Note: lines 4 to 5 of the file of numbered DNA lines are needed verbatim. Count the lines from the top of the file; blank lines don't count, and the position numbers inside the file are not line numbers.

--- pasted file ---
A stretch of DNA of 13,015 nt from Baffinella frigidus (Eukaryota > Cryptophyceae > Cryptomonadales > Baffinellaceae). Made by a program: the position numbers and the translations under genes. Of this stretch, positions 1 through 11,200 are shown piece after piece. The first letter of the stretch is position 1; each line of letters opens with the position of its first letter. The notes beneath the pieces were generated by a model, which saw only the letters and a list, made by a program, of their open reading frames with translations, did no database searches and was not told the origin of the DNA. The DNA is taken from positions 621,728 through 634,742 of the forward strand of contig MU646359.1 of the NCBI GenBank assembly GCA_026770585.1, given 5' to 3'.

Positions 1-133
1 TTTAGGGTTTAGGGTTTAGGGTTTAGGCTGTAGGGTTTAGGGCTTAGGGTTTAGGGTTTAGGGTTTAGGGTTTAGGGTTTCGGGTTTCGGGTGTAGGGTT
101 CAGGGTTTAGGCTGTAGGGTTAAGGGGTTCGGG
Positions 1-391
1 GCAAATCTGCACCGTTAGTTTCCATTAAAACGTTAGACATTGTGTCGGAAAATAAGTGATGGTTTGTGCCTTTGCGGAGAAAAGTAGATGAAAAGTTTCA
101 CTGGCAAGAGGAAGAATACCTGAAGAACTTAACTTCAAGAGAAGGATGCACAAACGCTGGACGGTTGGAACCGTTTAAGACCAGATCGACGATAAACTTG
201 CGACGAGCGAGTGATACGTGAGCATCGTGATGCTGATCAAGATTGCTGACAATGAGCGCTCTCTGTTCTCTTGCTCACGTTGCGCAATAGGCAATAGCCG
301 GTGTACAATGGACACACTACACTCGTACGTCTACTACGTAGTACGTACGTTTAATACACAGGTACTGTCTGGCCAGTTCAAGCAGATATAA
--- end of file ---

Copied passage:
101 CAGGGTTTAGGCTGTAGGGTTAAGGGGTTCGGG
Positions 1-391